Medline ® Abstract for Reference 48
of 'Approach to the patient following treatment for breast cancer'
Screening chest imaging studies are not effective in the follow-up of breast cancer patients.
Hurria A, Leung D, Trainor K, Norton L, Hudis C
J Oncol Manag. 2003;12(5):13.
PURPOSE: To determine the utility of chest imaging after adjuvant therapy for breast cancer in detection of recurrent disease.
PATIENTS AND METHODS: This is a retrospective review of 786 patients diagnosed with early stage breast cancer between 1996-1998 at Memorial Sloan Kettering Cancer Center. 250 of these patients had a chest radiograph or CT scan performed greater that one year after their original diagnosis. Patients were stratified as to whether the chest imaging study was ordered for screening or to evaluate symptoms.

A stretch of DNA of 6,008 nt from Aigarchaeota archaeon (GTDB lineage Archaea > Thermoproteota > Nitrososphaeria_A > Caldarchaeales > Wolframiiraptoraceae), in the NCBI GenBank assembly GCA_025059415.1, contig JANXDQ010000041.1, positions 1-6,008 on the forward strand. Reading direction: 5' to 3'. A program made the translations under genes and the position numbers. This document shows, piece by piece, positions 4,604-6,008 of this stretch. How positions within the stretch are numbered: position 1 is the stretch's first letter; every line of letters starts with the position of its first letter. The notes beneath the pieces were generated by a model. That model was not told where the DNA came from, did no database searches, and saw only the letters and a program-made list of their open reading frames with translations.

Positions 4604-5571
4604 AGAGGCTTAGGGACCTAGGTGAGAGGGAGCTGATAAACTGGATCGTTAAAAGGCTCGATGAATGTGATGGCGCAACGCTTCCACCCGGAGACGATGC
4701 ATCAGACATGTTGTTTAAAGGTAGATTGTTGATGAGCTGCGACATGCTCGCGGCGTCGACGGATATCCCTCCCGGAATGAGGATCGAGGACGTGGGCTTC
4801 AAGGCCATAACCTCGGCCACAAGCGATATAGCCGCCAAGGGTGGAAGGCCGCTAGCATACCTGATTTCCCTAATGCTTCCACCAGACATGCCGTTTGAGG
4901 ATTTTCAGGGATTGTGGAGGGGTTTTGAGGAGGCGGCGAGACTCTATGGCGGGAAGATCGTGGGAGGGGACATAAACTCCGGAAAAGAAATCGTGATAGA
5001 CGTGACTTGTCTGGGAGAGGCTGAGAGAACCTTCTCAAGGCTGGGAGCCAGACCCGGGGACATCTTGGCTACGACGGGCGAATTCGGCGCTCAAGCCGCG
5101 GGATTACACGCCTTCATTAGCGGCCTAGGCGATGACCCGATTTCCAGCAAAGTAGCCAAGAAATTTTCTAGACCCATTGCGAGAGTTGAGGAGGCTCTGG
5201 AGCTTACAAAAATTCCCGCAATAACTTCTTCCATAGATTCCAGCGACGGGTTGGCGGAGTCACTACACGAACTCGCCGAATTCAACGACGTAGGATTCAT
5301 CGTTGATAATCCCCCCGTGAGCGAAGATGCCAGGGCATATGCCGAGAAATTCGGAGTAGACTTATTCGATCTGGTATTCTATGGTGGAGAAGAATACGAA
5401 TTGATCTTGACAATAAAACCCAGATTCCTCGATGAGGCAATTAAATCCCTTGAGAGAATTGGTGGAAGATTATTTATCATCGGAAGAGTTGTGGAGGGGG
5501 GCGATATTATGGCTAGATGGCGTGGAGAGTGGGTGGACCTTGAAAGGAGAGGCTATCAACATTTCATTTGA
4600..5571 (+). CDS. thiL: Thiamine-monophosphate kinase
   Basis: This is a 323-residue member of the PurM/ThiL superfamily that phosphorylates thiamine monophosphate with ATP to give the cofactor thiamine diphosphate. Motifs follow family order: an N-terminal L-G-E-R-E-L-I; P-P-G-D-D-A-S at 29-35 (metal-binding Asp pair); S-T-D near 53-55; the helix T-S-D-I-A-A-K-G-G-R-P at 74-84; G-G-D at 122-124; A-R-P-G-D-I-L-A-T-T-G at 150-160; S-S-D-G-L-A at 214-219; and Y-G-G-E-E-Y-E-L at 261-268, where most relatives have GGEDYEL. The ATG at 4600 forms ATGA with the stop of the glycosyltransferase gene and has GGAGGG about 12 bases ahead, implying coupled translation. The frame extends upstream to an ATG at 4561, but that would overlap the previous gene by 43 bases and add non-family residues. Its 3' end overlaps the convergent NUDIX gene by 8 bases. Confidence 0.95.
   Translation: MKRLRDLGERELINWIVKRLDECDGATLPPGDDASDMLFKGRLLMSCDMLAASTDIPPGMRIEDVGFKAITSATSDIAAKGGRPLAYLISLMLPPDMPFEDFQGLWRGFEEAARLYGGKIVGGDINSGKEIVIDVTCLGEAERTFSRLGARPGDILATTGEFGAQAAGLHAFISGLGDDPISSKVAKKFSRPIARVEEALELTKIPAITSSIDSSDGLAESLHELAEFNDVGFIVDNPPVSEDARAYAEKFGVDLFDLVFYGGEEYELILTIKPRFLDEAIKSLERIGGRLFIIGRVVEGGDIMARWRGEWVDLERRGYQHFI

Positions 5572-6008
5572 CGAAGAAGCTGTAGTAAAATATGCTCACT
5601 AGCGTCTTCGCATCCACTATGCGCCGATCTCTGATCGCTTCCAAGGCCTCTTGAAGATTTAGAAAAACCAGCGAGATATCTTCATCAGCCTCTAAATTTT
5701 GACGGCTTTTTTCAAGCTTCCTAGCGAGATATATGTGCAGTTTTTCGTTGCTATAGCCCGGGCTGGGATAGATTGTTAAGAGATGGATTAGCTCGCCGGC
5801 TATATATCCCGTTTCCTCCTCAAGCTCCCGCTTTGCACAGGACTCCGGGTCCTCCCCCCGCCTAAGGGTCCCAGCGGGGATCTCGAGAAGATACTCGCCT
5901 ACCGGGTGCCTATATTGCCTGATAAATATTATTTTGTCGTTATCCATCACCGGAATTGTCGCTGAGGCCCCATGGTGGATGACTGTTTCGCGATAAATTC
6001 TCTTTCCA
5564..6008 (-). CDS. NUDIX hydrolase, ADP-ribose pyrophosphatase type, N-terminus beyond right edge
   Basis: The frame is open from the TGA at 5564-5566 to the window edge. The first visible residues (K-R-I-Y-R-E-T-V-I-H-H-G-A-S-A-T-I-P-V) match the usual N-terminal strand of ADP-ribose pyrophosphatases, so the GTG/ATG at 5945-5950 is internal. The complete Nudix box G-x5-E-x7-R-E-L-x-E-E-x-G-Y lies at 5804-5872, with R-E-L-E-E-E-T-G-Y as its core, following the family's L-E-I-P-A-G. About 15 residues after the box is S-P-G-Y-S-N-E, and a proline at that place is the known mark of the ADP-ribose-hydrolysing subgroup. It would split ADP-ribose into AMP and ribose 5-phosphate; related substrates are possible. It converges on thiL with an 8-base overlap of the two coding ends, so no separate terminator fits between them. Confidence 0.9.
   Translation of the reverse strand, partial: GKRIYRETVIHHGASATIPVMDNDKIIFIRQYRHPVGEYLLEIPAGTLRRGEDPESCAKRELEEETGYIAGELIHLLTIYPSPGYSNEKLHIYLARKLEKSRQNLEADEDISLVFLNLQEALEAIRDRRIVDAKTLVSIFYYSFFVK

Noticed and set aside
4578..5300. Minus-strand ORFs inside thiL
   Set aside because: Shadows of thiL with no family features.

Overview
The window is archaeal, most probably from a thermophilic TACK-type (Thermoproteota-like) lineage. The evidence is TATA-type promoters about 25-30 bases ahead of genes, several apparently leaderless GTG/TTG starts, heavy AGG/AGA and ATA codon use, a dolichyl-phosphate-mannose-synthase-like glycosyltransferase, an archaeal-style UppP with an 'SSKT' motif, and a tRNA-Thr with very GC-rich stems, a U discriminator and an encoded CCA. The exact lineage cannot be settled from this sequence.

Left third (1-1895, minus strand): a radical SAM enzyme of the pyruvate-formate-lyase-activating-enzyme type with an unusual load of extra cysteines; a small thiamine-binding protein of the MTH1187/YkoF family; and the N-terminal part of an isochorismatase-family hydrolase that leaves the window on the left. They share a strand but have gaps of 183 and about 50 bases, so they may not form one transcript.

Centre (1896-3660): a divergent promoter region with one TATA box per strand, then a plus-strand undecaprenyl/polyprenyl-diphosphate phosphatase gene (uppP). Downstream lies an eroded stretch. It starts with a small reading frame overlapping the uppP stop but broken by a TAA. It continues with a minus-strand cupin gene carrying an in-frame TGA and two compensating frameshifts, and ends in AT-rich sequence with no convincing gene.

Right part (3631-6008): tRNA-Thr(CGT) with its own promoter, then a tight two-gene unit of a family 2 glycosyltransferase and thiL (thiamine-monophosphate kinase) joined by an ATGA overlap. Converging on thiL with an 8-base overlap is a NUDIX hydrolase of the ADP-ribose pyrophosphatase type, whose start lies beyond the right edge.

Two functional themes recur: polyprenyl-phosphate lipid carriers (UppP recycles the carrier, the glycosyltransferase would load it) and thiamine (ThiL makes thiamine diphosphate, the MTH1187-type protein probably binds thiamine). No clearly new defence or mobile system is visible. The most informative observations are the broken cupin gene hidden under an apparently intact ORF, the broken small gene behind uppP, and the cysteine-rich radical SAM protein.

RESULTS: 533 chest imaging studies were performed: 397 (74%) chest radiographs and 136 (26%) CT scans. Ten (4%) patients developed metastatic breast cancer. Two patients (0.8%) were found to have metastatic disease by chest radiographs: one (0.4%) was symptomatic and one was not. The remaining eight patients had a negative chest x-ray within one year. No patients were found to have metastatic disease by chest CT. A 2nd primary cancer was found in three patients (1.2%) all of whom had a negative chest x-ray in the past year. There were 20 abnormal radiology studies: 2 true positive (2/20 = 10%) and 18 false positive (18/20 = 90%).
CONCLUSIONS: Within this duration of follow-up, we conclude that chest imaging is of limited value for asymptomatic patients with a history of breast cancer and has a high false positive rate.
Memorial Sloan-Kettering Cancer Center, New York, New York 10021, USA. email@example.com